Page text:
:: A trip to the Sunset Park CSA Farm ::
originally at SunsetParkCSA.org
(pitctures by the same)
The day my wife and I planned on visiting the upstate farm our local Sunset Park CSA supports, I was hauling around a twelve-hundred-page Brandon Sanderson novel. Hardback. My arms ached. I’ve built up their strength recently by carrying books across our city’s grid of crosswalks, but this behemoth outweighs books like The Sun Also Rises by a factor of four. I was suffering the aching forearms because this book remains the most engaging read I’ve encountered in the past three years. So I wanted (shamefully) a backup plan in case the trip was boring or pushed me too far out of my introverted bubble of pseudo-comfort.
I was not disappointed.
For starters those fresh tamales outside St. Michael’s (the site of the Sunset Park CSA) satisfied a breakfast need that may have overwhelmed the lot of us halfway to the farm if left unaddressed. We divided up into our respective vans and headed north. The cool kids in the green van had to fiddle with the AC for a bit, but we got it going. En route, I was in the back seat beside a young boy named Samuel. Samuel speaks French. I do not. So he and I spent a good chunk of the journey by me reading a French translation of I Am Malala aloud and by him critiquing my pathetic American accent.
Somewhere in there, he and I each got lost in our respective novels and then we were there, surrounded by Appalachian hill country and the relative silence of farmland and the toddler who had just finished his morning snack. For the infant, it doesn’t get much more organic. And perhaps that’s our quest as well as we all set out to live off the land in spite of our current choice to live somewhere other than on the land.
Martin was the first to introduce himself to us and, having come forward, to introduce us all to one another: “Family? These are my friends Friends this is my family,” and so on. Samuel was on the swing at this part which naturally encouraged me to begin pushing him, which also led to us switching places and the head rush of my inner parts spinning closer and closer to my outer parts reminded me of my inner kid and his petition to come out more often. I was caught up, mid-spin, in that place somewhere between pretend and reality, somewhere between a kid dependent on others and an adult in denial about his dependency. Perhaps that’s the point of a CSA — to remind us that we are not as strong as we think we are. We are frail, fearfully and wonderfully made creatures with fully derivative lives that come from the soil.
He rounded us up and took us to the fields, explaining the cultivation cycles of garlic and pumpkins to the accompaniment of shoe soles sinking into deeply-tilled earth that was once the floor of a lake. Walking the fields to this Southern Illinois native felt less like field walking and more like cloud walking, like a romp through a ball pit in some fast food play place, like bare feet on the tumble track of an acrobatics center.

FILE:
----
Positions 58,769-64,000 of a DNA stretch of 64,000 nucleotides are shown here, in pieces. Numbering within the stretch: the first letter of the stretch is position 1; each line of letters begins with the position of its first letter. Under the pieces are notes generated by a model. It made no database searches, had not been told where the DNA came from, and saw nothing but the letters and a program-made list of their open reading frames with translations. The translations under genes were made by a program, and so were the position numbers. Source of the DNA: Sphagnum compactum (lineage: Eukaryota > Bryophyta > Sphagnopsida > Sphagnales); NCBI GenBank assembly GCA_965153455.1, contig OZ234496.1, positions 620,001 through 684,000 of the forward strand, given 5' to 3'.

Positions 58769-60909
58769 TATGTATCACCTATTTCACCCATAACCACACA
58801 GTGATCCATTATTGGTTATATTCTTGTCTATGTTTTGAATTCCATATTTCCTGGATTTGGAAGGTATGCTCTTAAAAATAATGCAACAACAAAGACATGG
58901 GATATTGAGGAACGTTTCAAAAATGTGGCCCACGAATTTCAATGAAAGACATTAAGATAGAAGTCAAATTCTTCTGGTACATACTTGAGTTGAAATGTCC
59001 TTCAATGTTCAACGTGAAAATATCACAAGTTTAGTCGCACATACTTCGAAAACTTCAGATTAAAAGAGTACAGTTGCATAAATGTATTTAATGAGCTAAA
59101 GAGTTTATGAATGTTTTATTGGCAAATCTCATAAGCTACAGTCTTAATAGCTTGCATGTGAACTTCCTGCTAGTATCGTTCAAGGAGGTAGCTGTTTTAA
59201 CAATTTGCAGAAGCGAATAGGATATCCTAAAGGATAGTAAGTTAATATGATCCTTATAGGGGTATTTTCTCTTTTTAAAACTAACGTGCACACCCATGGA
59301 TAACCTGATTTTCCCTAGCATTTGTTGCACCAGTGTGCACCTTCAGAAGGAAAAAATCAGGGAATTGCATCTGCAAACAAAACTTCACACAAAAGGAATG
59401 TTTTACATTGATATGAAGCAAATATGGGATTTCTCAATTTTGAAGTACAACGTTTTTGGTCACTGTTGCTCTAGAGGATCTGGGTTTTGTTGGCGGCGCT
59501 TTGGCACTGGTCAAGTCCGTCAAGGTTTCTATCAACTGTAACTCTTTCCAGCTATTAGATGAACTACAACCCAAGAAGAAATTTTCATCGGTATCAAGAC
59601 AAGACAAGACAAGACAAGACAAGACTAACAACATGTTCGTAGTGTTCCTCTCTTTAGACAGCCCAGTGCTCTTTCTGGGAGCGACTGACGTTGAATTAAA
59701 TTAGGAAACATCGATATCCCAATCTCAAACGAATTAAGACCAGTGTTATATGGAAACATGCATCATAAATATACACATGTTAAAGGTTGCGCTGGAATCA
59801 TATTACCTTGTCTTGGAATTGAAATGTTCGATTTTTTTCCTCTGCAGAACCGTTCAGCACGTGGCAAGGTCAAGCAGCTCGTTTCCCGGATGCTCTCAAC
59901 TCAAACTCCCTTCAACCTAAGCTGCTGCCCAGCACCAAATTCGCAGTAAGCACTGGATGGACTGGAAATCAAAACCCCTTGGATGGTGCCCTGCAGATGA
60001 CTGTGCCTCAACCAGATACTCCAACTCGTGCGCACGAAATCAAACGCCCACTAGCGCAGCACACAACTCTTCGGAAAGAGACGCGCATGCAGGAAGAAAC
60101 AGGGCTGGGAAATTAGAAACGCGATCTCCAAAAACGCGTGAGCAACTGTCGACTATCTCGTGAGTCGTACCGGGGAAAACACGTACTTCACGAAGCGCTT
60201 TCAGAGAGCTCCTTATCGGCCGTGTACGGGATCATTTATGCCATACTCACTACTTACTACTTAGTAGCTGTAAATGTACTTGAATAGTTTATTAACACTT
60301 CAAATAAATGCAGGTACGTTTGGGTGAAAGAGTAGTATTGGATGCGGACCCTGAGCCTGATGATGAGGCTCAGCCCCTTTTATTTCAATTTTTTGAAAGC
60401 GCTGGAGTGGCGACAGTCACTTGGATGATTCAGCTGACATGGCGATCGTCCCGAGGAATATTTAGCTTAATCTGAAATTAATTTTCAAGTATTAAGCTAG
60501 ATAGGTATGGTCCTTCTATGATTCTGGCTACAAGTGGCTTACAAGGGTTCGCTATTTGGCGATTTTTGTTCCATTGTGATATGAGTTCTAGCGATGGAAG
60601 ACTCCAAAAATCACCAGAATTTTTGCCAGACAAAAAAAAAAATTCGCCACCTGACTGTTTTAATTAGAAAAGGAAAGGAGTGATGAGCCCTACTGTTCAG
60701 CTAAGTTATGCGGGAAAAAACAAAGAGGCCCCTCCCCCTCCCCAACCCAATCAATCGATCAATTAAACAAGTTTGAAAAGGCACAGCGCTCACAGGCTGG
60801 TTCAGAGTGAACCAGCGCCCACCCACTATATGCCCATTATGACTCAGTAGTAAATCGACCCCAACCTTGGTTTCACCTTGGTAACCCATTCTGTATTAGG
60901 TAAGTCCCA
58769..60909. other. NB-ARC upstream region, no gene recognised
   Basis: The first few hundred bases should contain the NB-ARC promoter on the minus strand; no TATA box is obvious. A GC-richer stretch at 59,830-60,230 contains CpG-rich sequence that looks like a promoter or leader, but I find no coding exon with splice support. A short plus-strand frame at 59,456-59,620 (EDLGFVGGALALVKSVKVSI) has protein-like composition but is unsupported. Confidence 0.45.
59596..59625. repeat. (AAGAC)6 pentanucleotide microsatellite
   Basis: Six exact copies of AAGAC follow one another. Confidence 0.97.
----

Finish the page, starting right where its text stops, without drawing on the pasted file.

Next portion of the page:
“These are Toscana,” Martin said, pointing to the Tuscan kale.
Many of you know Martin as the generous and jolly soul he is, but this was news to Tara and I — at the slightest whisper of curiosity surrounding the radishes, Martin reached down and yanked up large clusters, one of which was big enough for another baby to use as a rather tart and unorthodox chew toy. Then again, maybe teething and radishes were meant for one another…
We crossed over to the corn, husking up rocks from the ground along the way, tossing them to the side and talking about how more government funds need diverted from major corporate interest towards local farmers like Martin. He educated on the necessary community component — half of his struggle is networking. That’s why we’re here, in part.
Back at the ranch, we learned recipes for salads and pesto and guacamole and pico de gallo. We learned further that pico de gallo means “The Beak of the Cock” and none of us could patch together the etymology of such a name, so we ate more chips instead, commenting on the cookery. (As it turns out, a restaurant owner in Acuna Mexico told one person that handlers calm fighting cocks by putting the rooster’s entire head into their mouths – darkness causes birds to begin REM sleep — so some handlers get bit on the tongue, just like the kick in pico).
Well we washed our fresh-picked selections and I got a little carried away and accidentally washed Jen as well. The family had made a massive batch of tamales for us like an echo to the breakfast supplemented by the tasty treats everyone had brought along.
I left burnt. My arms were scorched, but they’ve since peeled. I’m reminded that sometimes it takes some intiative to put ourselves out there, to go on unintended adventures, to give space for the kid and the adult within us to come together in “good tilled earth” as Bilbo called it, the place where pretend and reality meet. I know where my food comes from and that place between pretend and reality, between childlike growth and its source, seems to be the kind of thing we desperately need. We’re a disconnected bunch, modern Americans, and it’ll take coming together like this and getting burned as we stumble to find our way back to simpler forms of living from which modern life is derived. Yeah, it’s hard work. Sure, we’ll get burned trying to get healthy.
But we peel.